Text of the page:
Saturday 18 November 2017

EU rule bans bosses from spying on staff emails

The European ruling handed down concerned a Romanian man fired 10 years ago for using a Yahoo messaging account to text his family. Stock image
The European ruling handed down concerned a Romanian man fired 10 years ago for using a Yahoo messaging account to text his family. Stock image
Adrian Weckler

Adrian Weckler

Companies may not spy on employees' email or messaging accounts, according a ruling by the European Court Of Human Rights.

Although the ruling has no direct effect in Irish or EU law, experts say that it will establish a significant precedent in the evolution of digital privacy rules at work.

The European ruling handed down concerned a Romanian man fired 10 years ago for using a Yahoo messaging account to text his family.

Although local courts found nothing wrong with the company's decision to terminate the employee, the European court found that Bogdan Barbulescu's private correspondence could not be intercepted because his company had not given prior notice that it was monitoring his communications.

The European court in Strasbourg ruled by an 11-6 majority that Romanian judges, in backing the employer, had failed to protect Barbulescu's right to private life and correspondence.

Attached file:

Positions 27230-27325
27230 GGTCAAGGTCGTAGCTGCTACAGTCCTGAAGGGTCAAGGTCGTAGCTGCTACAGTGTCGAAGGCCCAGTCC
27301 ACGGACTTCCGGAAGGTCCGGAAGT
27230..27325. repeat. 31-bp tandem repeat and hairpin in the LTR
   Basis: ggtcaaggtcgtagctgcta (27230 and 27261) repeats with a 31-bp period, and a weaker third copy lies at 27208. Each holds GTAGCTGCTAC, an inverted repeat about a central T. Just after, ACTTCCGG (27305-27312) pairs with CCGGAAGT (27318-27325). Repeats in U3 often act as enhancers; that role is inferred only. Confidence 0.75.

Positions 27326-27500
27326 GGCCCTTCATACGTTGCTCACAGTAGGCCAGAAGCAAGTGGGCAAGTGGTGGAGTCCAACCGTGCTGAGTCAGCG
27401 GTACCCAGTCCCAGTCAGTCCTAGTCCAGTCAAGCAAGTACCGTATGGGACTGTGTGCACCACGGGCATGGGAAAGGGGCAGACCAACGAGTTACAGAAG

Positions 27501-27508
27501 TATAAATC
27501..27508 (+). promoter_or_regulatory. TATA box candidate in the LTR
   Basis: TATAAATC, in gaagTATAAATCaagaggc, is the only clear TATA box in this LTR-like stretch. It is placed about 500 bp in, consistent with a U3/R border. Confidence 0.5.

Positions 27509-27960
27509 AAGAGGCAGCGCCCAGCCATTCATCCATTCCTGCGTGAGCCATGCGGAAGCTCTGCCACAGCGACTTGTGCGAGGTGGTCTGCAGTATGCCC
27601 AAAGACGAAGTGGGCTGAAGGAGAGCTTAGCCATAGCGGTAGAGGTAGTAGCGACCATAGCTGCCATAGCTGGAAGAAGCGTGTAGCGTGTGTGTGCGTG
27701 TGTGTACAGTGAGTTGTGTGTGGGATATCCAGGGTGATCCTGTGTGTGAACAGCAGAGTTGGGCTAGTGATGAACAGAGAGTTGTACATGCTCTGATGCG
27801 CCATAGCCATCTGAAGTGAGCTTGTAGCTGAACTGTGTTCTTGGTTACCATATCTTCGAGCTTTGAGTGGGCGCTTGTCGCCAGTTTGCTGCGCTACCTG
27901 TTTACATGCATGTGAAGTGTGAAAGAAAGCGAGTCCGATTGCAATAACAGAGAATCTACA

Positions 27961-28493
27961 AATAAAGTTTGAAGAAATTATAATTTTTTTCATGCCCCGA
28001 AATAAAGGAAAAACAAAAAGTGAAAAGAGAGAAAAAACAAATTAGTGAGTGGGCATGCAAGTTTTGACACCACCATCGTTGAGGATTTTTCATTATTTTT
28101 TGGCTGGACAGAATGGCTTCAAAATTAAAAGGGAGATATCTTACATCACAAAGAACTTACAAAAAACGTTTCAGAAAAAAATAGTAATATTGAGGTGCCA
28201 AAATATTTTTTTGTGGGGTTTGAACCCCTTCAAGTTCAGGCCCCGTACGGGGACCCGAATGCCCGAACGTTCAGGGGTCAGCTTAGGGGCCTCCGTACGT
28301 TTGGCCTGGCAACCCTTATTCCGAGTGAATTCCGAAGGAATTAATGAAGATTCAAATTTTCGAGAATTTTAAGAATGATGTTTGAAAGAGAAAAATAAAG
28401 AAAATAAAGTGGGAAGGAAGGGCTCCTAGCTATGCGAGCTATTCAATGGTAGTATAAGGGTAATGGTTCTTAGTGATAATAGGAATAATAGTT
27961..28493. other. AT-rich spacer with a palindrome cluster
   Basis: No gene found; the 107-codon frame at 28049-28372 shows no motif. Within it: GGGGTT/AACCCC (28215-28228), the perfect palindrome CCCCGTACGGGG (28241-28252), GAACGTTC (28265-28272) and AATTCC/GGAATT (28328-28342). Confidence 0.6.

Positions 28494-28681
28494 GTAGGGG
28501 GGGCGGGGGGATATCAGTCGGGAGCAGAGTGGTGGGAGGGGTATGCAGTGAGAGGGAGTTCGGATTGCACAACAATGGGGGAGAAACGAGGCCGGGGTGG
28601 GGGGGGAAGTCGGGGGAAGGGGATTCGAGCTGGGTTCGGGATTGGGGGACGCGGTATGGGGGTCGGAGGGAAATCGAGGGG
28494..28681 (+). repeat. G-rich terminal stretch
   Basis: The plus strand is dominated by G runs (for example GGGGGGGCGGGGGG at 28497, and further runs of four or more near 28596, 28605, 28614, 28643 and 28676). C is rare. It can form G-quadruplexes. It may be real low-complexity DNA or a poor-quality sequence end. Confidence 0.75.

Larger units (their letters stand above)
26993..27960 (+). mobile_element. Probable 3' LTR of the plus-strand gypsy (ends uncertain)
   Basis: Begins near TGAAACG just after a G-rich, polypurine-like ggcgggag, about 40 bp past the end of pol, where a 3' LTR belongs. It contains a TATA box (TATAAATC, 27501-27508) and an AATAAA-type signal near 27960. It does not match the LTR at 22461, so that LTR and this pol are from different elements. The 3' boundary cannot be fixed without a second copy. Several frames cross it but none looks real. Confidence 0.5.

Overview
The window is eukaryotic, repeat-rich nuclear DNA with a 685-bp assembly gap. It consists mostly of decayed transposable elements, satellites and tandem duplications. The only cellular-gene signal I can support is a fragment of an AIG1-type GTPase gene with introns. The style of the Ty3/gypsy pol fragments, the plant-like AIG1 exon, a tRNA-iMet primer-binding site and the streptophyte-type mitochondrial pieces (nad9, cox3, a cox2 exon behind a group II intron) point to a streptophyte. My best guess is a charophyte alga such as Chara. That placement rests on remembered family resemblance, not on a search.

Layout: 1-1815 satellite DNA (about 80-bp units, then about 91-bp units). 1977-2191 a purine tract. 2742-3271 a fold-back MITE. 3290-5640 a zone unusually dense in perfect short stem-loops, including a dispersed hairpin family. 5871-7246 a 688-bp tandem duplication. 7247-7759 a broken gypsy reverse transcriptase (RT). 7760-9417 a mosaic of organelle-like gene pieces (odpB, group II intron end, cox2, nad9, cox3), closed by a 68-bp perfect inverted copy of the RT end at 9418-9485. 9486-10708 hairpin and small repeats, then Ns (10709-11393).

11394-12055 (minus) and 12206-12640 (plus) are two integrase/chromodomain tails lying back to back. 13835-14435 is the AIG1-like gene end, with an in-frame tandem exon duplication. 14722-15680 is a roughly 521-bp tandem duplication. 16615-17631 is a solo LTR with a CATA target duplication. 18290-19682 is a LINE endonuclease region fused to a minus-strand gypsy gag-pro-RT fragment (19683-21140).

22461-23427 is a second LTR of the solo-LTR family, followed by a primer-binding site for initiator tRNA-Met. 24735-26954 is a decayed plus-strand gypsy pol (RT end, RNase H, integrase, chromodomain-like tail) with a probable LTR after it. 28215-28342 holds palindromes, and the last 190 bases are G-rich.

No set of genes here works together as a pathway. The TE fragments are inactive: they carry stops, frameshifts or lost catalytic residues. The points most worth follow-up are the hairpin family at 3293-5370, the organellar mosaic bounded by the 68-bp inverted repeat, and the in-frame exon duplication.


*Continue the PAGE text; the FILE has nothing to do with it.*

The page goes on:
The case could force Irish employers that claim oversight of employee communications to restate more clearly their monitoring policies.

Instant messaging services such as Slack, Whatsapp and Facebook Messenger are increasing popular in Irish offices.

The ruling comes after European data privacy authorities ruled that bosses may not sift through workers' social media accounts unless for narrowly-defined, work-related purposes.

"Employers should not assume that merely because an individual's social media profile is publicly available they are then allowed to process those data for their own purposes," said the guidance statement from Europe's 'Article 29' working party, which is made up of data regulators from around Europe.

"A legal ground is required for this processing, such as legitimate interest."

A spokeswoman for the Irish Data Protection Commissioner, Helen Dixon, affirmed the rules' validity here.

The latest judgement will be closely scrutinised across Europe. Research last year found that European employees send about 100 private messages a day from their desk. Nearly 70pc of workers admitted that they regularly send private WhatsApp, Facebook, and other messages during the work day according to the research from Dice.

Irish Independent

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